Winners, losers abound as Inflation Reduction Act becomes law

As with any legislation, there are winners and losers. But the details matter, and some climate tech sectors got a better deal than others.

President Joe Biden signed the climate-and-energy-focused Inflation Reduction Act into law today, a turn of events that just a few months ago seemed impossible. The move will undoubtedly bolster the United States’ stance in the next round of climate negotiations. And by the end of the decade, it’s expected that the law will reduce the country’s emissions by 40% below 2005 levels. That’s enough to put the country within spitting distance of reductions that could limit warming to 1.5 degrees Celsius.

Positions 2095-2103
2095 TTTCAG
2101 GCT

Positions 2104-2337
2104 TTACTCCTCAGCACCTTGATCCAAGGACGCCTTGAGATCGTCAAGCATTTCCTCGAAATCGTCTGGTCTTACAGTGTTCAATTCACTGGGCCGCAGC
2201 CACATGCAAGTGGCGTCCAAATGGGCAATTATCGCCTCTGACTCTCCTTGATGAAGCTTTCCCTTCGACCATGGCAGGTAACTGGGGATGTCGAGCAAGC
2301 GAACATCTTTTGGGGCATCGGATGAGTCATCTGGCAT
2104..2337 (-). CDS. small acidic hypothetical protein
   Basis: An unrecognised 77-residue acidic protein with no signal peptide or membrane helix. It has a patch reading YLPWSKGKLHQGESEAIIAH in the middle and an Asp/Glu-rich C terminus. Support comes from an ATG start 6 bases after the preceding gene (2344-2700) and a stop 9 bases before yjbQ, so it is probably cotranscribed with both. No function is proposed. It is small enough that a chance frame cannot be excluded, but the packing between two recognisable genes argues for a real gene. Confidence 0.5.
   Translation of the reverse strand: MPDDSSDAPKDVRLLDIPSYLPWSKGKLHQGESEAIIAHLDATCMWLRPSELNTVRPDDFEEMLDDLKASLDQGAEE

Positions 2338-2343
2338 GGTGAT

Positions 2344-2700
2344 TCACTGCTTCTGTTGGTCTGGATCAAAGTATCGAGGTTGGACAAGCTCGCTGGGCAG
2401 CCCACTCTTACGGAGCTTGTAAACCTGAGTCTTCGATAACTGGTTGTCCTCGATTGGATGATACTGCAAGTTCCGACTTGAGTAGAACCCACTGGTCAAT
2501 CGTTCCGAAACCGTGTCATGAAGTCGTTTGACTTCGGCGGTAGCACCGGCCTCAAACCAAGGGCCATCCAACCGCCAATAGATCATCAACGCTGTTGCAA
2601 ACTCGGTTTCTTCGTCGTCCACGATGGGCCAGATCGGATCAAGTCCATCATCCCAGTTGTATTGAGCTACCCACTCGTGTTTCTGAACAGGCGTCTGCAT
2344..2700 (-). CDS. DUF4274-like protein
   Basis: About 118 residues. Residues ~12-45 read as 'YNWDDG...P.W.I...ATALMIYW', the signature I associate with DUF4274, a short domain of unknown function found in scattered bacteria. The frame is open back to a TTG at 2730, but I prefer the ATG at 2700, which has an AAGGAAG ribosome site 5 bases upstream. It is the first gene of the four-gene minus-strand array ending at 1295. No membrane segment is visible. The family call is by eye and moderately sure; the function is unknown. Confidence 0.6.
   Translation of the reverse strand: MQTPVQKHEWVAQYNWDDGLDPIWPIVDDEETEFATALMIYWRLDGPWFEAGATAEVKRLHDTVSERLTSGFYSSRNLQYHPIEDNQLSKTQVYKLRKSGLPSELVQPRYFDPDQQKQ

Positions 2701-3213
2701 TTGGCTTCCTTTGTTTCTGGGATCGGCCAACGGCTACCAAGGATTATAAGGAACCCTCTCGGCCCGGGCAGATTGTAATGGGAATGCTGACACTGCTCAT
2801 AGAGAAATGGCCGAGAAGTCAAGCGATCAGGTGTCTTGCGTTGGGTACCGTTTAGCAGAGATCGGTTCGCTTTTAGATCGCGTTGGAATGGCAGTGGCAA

As with any legislation, there are winners and losers. In the new law, climate tech is undoubtedly a winner, with provisions that will bolster renewable power, net-zero buildings and zero-emissions transportation.

But the details matter, and some sectors got a better deal than others. Here’s a rundown of which companies are likely to benefit and which didn’t get what they expected.

The winners

At or near the top of the list are renewable-energy developers. Before the Inflation Reduction Act passed, tax credits on solar and wind were going to expire at the end of 2024. Now, they’re a little sweeter and are extended through 2032. For developers like Terabase, which recently raised a $44 million round led by Breakthrough Energy Ventures, and Arcadia, which recently closed a $200 million Series E, that’ll be a boon.

Live Updates for COVID-19 CASES